Standing in line usually sucks and often the reward is not worth the wait. Standing in line at an Iron Maiden show is quite the opposite though. Being surrounded by thousands of eager metal fans is an immensely uplifting experience, especially Maiden fans.
Hell, just being able to attend a proper arena rock show is a rare opportunity these days. But when one band can bring out over 16,000 people to one spot for one purpose, you cannot help but feel the power and magic that great music holds, which reminds the world that metal is never going away. In fact, this tour is helping solidify the idea that metal is starting to become more popular than it has been the last 10 years.
While the stage was being set up, the arena was fairly quiet. People were patiently waiting for the lights to dim and Iron Maiden to walk on stage. All of a sudden “Doctor Doctor” by the legendary ’70s rock band UFO began to echo through the venue and the whole place started cheering and singing. This was an excellent way to start the show and it seemed to set the mood just right for what was to come. Once the song ended, our attention was directed to two large screens showing the crash landing of Ed Force One (Maiden's Boeing 747-400 jumbo jet) in ancient jungle ruins. After several failed attempts of the plane trying to free itself, good old Eddie the Head offered a giant helping hand and launched the plane into flight.
As the lights came up, the stage was finally revealed. A horseshoe layout of what appeared to be the decorative walls of a Mayan temple could now be seen, with a massive backdrop of a Mayan pyramid and surrounding jungle. Suddenly lead vocalist Bruce Dickinson appeared center stage on top of the temple walls, attempting to conjure strength from the magic of a smoking cauldron. Dickinson started to sing “If Eternity Should Fail,” the epic first track off their new album The Book of Souls.
The first minute and a half of the song was Dickinson singing alone on stage, while he stirred his cauldron, his voice echoing throughout the Tacoma Dome. As I tried to focus on getting the perfect shot, it started to set in that Iron Maiden was really on stage in front of me.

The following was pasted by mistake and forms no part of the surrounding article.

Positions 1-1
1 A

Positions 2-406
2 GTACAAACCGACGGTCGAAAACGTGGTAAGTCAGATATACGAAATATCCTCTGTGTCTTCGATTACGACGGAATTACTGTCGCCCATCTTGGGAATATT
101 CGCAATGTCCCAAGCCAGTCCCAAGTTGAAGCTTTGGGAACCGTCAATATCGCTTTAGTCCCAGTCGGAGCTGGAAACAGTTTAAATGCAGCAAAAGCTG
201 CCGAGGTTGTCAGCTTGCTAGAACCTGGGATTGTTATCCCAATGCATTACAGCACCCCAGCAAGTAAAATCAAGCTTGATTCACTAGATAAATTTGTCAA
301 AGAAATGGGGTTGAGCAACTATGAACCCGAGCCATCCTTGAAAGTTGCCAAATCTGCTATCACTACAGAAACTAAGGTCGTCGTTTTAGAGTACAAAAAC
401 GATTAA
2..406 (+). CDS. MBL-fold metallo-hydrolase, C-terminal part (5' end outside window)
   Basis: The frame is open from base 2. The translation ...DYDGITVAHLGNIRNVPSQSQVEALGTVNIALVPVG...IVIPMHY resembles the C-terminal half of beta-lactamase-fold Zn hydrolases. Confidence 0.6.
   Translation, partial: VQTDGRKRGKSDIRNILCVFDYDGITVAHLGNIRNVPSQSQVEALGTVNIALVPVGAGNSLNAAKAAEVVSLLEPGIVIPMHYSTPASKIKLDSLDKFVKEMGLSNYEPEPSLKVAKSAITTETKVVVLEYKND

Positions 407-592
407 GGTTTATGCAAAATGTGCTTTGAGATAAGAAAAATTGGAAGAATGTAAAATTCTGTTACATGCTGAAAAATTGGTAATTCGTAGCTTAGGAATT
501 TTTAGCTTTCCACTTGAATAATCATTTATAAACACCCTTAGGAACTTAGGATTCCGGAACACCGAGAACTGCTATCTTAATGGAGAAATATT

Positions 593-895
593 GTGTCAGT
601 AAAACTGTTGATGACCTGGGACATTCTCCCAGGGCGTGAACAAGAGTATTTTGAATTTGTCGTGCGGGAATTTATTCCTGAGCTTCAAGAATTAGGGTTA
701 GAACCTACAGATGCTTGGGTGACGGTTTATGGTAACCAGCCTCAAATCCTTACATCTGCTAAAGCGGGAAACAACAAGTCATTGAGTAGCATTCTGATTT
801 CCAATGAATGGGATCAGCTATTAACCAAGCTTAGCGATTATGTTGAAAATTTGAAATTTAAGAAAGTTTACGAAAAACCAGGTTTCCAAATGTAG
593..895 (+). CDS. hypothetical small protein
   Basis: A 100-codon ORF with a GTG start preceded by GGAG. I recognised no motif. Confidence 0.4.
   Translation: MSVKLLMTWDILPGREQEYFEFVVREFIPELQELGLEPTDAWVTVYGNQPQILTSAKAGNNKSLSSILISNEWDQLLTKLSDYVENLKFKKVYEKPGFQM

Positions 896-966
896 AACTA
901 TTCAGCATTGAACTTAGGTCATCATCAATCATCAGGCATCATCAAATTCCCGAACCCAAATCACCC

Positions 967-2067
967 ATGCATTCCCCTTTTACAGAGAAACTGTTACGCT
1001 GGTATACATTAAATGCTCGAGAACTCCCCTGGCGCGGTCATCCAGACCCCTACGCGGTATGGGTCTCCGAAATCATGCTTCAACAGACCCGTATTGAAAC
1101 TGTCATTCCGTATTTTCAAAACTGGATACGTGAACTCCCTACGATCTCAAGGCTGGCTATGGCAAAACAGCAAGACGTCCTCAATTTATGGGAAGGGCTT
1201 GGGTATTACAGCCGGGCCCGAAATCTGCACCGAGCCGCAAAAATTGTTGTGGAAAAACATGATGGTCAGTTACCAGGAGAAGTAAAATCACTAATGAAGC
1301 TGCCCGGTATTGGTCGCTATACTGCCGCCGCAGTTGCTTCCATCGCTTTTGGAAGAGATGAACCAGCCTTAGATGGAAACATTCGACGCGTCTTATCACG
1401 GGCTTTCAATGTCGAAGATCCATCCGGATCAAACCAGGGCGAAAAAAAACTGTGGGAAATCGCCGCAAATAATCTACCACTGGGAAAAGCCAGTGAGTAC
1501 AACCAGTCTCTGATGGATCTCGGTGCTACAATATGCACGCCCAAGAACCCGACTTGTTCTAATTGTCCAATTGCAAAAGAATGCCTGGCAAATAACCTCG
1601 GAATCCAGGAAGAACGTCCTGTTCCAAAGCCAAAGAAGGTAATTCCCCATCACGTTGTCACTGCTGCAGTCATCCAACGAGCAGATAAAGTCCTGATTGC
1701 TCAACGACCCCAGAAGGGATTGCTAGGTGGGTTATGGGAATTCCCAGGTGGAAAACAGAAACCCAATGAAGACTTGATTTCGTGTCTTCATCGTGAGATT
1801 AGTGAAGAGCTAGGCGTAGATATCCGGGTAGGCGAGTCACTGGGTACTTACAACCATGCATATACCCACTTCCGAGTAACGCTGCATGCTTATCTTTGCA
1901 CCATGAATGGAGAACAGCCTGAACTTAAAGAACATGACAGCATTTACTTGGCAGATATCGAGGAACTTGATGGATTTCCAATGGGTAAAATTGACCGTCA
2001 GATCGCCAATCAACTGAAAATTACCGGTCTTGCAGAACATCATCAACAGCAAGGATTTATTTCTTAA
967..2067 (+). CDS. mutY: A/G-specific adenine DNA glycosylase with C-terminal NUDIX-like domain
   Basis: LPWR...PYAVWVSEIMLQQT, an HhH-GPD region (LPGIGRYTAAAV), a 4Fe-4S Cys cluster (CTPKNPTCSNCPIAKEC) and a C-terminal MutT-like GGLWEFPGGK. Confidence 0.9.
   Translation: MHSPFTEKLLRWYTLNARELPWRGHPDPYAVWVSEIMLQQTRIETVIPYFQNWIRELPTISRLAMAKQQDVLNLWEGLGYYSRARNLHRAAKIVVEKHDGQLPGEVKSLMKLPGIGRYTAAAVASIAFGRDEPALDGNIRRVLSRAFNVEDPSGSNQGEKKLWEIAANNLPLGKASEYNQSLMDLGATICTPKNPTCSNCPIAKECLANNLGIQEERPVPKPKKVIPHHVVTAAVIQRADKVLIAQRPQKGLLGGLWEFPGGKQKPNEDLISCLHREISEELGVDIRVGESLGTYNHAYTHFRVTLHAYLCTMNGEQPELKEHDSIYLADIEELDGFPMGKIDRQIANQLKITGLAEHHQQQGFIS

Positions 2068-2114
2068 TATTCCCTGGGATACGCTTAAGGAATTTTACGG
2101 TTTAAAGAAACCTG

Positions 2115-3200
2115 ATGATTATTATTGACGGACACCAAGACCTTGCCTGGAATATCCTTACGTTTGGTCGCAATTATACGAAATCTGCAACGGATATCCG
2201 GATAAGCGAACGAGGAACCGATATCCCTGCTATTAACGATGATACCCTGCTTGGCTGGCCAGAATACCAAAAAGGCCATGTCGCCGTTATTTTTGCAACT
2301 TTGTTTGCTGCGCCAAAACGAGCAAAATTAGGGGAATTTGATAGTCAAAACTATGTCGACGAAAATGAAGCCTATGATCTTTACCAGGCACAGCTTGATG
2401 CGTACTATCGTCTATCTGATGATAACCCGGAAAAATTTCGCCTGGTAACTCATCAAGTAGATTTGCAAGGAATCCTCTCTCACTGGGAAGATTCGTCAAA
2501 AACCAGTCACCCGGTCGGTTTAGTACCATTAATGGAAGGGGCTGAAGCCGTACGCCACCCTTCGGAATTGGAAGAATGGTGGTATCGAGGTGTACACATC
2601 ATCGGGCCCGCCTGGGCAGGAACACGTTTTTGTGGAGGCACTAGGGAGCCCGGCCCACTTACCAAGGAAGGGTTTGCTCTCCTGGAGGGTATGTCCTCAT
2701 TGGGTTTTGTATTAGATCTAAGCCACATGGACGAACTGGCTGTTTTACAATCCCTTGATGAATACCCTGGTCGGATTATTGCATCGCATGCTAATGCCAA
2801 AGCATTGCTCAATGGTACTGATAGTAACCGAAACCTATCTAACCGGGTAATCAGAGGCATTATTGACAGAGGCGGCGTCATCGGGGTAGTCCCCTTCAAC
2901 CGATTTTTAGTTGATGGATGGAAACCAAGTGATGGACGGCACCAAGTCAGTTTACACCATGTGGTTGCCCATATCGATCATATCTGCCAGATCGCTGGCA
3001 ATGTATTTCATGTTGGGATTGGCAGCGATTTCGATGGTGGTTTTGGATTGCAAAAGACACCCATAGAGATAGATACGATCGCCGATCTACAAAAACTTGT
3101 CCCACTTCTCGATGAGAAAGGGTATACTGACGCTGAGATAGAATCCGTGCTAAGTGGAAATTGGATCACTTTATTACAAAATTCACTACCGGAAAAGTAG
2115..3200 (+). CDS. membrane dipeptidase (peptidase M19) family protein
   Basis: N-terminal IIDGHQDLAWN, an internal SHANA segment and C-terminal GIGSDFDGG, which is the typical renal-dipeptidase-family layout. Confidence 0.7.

Suddenly, we heard a big boom as flames shot out of the Mayan walls and the rest of the band ran on stage. The amount of energy that came from every member of the band was remarkable. Sometimes seeing a band live that's been active as long as Iron Maiden shows that the best years have come and gone, but that was not the case with Maiden—these guys have more energy and charisma on stage than most people in their 20s. They sprinted from one side of the stage to the other without missing a beat, making sure every inch of the space was being utilized.
Back behind the wall of toms and cymbals, Nicko McBrain set the pulse of this combustive energy with a smooth but strong technique. This amount of finesse and power only comes from decades of honing a craft and loving every minute of it.
Because of all the running around, Dickinson had to stop to tie his shoe between songs, which was met with a huge cheer from the crowd. He was taken aback by the enthusiasm everyone had and was quick to respond to it: “I could understand the cheer if I were a 5-year-old, but I'm 57!” he said, a big smile on his face. “I should be able to tie my shoe!”
After the third song, the backdrop fell down to reveal the iconic image of Eddie as a red coat, signaling it was time for “The Trooper.” This prompted Dickinson's first wardrobe change, and he emerged wearing a British military smock. He ran back and forth waving tattered Union Jacks while belting the lyrics. At times the volume from the audience singing along overpowered the PA system, drowning out Dickinson almost entirely. Hearing that kind of passion come from such a large crowd is incredibly inspiring and powerful, especially when everyone is singing a song like “The Trooper.”
Hopefully this tremendous stage show and outstanding musical ability will inspire at least a handful of the thousands in attendance to create their own massive spectacle with like-minded, dedicated people so that this relatively recent human tradition will live on.